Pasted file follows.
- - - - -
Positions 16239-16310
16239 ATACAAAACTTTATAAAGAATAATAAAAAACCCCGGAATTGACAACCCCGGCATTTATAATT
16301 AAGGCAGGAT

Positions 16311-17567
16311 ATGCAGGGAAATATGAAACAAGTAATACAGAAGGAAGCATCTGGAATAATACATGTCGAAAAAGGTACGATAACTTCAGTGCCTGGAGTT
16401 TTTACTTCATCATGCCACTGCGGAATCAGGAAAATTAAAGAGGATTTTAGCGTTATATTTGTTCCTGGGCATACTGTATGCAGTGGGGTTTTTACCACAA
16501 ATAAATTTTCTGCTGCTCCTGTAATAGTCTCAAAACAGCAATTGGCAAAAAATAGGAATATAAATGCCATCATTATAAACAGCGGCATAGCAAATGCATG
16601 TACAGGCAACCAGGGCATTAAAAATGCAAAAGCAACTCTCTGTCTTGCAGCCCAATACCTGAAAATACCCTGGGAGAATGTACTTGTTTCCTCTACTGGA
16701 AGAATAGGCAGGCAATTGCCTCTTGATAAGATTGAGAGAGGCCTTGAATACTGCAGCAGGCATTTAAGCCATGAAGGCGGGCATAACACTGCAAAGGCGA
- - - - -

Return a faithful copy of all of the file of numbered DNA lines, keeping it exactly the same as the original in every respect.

Positions 16239-16310
16239 ATACAAAACTTTATAAAGAATAATAAAAAACCCCGGAATTGACAACCCCGGCATTTATAATT
16301 AAGGCAGGAT

Positions 16311-17567
16311 ATGCAGGGAAATATGAAACAAGTAATACAGAAGGAAGCATCTGGAATAATACATGTCGAAAAAGGTACGATAACTTCAGTGCCTGGAGTT
16401 TTTACTTCATCATGCCACTGCGGAATCAGGAAAATTAAAGAGGATTTTAGCGTTATATTTGTTCCTGGGCATACTGTATGCAGTGGGGTTTTTACCACAA
16501 ATAAATTTTCTGCTGCTCCTGTAATAGTCTCAAAACAGCAATTGGCAAAAAATAGGAATATAAATGCCATCATTATAAACAGCGGCATAGCAAATGCATG
16601 TACAGGCAACCAGGGCATTAAAAATGCAAAAGCAACTCTCTGTCTTGCAGCCCAATACCTGAAAATACCCTGGGAGAATGTACTTGTTTCCTCTACTGGA
16701 AGAATAGGCAGGCAATTGCCTCTTGATAAGATTGAGAGAGGCCTTGAATACTGCAGCAGGCATTTAAGCCATGAAGGCGGGCATAACACTGCAAAGGCGA